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Albert Barnes and Edward D. Andrews write,
1 John 4:20 Updated American Standard Version (UASV)
20 If anyone says, “I love God,” and hates his brother, he is a liar; for he who does not love his brother whom he has seen cannot love God whom he has not seen.
If anyone says, “I love God,” and hates his brother. His Christian brother, or, in a larger sense, any man. The sense is that no man, whatever may be his professions and pretensions, can have any true love for God unless he loves his brother.
He is a liar. Comp. 1 John 1:6. It is not necessary, to have a proper interpretation of this passage, to suppose that he intentionally deceives. The sense is that this must be a false profession.
For he who does not love his brother whom he has seen cannot love God whom he has not seen. It is more reasonable to expect that we should love one we have seen and known personally than we should love one we have not seen. The apostle is arguing from human nature as it is, and everyone feels that we are more likely to love one with whom we are familiar than one who is a stranger. If a professed Christian, therefore, does not love one who bears the Divine image, whom he sees and knows, how can he love that God whose image he bears, whom he has not seen? Comp. 1 John 3:17.
Daniel L. Akin,
4:20 The inward character of an individual is revealed when he lies about his love for God. He declares that he loves God but fails to demonstrate that love in his treatment of fellow Christians. One may possibly claim to love God and deceive others since God cannot be seen and others are not able to prove the truth of the declaration. The visible manifestation of an individual’s love for God, however, will eventually show up in his dealings with his brothers and sisters in Christ, who indeed are very visible.
The phrase “whom he can see” (hon hēoraken), which is expressed in the perfect tense, pictures a permanent condition that continues from the past. The unloved brother has been and continues to be in sight, while God has been and remains out of sight. This is no sporadic occasion but a constant and sustained situation. It is not just unlikely, but it also is impossible for a man to love God if he fails to love his brother. Love for God and hatred for a brother cannot coexist in the same heart. They are mutually exclusive and completely incompatible. The concern here is not with the individual’s attempt to love, that is, he tried and failed, but his complete unwillingness and inability since he does not have the love of God in him in order to accomplish the task in the first place. The words “God” and “brother” are juxtaposed to emphasize the fact that one must have the same love for both.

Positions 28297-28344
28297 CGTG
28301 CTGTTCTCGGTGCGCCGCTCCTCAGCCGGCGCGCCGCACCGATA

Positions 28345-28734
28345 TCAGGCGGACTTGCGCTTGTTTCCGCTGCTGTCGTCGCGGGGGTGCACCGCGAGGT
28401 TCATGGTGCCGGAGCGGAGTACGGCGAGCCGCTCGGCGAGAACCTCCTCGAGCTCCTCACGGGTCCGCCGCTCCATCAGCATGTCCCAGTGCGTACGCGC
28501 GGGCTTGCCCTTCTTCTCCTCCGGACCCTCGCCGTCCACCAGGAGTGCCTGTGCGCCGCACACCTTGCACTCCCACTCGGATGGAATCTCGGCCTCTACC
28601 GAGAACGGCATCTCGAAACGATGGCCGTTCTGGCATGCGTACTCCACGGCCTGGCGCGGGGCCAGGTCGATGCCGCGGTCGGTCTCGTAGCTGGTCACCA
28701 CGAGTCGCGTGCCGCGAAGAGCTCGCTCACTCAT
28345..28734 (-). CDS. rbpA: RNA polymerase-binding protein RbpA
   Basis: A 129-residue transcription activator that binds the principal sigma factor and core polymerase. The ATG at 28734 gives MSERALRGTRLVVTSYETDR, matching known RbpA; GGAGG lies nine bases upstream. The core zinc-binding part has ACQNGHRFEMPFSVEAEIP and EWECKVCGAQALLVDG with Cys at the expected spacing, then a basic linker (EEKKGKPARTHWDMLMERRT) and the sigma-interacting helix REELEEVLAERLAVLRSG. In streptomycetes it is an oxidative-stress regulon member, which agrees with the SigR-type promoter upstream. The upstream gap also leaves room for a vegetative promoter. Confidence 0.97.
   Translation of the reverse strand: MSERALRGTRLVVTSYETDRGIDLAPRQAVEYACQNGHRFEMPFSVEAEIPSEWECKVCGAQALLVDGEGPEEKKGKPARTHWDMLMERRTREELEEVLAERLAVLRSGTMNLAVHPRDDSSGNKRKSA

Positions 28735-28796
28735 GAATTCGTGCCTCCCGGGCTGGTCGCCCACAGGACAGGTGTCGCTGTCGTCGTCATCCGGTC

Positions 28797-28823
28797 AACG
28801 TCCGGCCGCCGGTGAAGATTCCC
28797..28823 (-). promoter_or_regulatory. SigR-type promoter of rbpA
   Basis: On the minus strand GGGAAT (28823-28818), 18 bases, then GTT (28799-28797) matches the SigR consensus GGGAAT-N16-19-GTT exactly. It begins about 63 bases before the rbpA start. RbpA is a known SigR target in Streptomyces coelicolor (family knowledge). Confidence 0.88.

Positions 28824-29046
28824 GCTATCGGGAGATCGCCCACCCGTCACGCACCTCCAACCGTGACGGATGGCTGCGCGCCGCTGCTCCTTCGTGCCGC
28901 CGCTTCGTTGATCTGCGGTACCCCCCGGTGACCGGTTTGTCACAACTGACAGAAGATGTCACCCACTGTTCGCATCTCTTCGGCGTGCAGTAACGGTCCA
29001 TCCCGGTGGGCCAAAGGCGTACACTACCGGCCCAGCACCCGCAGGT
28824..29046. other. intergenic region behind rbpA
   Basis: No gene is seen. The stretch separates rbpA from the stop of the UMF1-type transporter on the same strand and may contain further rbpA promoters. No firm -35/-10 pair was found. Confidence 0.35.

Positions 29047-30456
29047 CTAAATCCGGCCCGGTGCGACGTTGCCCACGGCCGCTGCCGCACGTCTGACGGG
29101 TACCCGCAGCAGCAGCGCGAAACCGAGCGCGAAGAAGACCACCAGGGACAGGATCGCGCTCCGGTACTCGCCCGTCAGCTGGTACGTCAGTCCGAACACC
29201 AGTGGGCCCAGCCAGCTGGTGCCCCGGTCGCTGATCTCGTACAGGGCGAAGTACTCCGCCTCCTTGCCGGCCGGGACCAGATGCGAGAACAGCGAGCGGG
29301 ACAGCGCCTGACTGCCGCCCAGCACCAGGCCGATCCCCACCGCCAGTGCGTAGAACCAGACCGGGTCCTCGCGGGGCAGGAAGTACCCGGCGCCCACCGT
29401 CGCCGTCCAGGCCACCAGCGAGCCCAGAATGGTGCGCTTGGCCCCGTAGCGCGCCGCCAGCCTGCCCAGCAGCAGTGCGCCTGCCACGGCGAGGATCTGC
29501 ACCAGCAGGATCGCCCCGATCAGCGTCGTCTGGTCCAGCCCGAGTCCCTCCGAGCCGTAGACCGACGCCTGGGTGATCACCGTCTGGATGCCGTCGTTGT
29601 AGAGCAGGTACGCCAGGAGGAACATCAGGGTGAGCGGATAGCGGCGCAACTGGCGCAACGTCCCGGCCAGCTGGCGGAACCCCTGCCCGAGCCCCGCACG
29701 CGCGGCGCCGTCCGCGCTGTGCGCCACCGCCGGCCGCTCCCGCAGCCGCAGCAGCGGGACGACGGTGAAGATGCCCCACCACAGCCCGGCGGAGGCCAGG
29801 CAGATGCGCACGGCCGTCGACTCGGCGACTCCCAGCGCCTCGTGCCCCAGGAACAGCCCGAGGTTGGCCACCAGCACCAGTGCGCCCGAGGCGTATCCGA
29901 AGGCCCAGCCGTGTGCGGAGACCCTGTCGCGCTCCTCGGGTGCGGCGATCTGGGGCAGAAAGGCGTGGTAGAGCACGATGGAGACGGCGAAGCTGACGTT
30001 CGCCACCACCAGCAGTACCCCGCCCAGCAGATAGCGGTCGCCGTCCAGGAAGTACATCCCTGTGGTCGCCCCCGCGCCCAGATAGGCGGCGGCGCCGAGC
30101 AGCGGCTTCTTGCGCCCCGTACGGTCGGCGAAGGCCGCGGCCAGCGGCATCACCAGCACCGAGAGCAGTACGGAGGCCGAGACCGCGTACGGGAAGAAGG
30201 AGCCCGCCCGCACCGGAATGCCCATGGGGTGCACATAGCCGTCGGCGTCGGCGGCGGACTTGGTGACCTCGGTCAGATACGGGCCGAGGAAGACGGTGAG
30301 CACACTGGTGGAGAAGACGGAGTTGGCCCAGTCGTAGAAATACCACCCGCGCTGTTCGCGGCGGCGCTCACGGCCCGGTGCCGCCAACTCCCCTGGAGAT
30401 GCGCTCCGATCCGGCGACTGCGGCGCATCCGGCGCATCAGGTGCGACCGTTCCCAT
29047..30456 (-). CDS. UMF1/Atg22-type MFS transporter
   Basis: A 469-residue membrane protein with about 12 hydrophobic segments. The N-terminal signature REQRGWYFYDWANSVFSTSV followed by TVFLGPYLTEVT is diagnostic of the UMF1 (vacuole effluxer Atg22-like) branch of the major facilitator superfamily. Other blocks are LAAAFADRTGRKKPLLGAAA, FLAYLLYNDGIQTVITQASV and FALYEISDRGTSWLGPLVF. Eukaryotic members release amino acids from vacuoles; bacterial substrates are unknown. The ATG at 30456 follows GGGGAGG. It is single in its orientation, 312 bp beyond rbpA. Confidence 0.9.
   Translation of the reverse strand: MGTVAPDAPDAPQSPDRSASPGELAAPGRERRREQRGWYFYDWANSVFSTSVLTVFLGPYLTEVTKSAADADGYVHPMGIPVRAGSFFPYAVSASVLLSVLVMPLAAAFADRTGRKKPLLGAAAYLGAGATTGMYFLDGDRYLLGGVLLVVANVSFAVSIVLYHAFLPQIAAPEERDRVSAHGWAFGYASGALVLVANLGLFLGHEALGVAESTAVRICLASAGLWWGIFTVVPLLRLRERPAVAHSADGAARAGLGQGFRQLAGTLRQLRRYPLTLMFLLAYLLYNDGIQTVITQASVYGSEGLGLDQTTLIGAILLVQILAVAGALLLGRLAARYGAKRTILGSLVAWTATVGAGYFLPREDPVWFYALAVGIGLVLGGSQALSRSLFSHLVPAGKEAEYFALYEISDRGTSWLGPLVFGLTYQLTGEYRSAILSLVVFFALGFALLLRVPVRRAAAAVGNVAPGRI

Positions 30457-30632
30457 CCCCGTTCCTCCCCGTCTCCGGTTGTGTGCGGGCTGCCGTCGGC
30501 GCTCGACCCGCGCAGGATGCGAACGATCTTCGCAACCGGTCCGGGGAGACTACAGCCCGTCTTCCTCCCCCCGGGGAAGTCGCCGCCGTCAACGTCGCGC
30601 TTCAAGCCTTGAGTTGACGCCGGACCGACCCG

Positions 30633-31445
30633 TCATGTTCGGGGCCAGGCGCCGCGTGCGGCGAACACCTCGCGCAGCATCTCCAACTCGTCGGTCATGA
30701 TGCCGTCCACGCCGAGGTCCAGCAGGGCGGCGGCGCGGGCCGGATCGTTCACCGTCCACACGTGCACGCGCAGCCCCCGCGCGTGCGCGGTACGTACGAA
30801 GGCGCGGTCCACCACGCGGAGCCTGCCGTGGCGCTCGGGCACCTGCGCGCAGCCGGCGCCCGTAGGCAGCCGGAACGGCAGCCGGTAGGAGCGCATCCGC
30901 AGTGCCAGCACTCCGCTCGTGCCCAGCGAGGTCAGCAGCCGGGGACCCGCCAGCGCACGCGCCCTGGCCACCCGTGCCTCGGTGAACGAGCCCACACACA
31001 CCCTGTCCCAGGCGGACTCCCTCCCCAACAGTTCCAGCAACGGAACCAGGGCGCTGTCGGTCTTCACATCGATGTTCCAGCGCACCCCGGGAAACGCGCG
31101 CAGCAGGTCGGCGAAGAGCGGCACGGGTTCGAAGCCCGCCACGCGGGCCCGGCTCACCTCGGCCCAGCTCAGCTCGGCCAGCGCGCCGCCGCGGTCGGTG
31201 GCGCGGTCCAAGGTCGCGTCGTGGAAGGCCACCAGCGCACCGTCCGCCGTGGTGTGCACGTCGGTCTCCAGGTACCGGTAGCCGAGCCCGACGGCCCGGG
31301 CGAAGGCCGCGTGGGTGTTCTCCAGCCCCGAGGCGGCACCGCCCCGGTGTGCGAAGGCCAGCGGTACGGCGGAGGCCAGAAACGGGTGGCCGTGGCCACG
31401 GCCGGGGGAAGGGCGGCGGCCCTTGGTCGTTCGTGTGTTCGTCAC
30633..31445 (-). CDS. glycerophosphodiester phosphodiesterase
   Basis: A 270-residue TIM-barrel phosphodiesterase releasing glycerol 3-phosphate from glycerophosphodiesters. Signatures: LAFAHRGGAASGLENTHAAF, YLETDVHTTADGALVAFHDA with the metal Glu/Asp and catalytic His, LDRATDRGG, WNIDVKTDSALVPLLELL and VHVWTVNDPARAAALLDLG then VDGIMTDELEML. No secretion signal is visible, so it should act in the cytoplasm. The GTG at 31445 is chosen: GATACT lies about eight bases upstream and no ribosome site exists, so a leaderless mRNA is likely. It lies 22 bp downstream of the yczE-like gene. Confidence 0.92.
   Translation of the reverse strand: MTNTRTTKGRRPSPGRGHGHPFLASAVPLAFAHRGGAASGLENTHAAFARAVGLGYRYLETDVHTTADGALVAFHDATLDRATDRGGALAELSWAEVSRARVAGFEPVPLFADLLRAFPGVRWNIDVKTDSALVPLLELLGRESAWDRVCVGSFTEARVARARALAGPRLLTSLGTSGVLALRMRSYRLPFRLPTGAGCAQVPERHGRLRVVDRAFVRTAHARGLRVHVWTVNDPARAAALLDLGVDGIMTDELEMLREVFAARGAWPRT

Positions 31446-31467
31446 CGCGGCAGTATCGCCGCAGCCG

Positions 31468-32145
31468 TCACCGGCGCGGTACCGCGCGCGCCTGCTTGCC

Jesus had already made it clear that to love God and to love one’s neighbor are mutually inclusive (Mark 12:29–31). John very clearly acknowledged this existence of the potential for people to claim verbally to know God and to be indwelt by him and yet treat others who have made this same commitment with disdain. John has not hidden his own contempt for this kind of hypocrisy and in fact has already stated that to behave this way puts the perpetrator in kinship with Cain (1 John 3:18).
 Albert Barnes, Notes on the New Testament: James to Jude, ed. Robert Frew (London: Blackie & Son, 1884–1885), 335.
 Daniel L. Akin, 1, 2, 3 John, vol. 38, The New American Commentary (Nashville: Broadman & Holman Publishers, 2001), 187.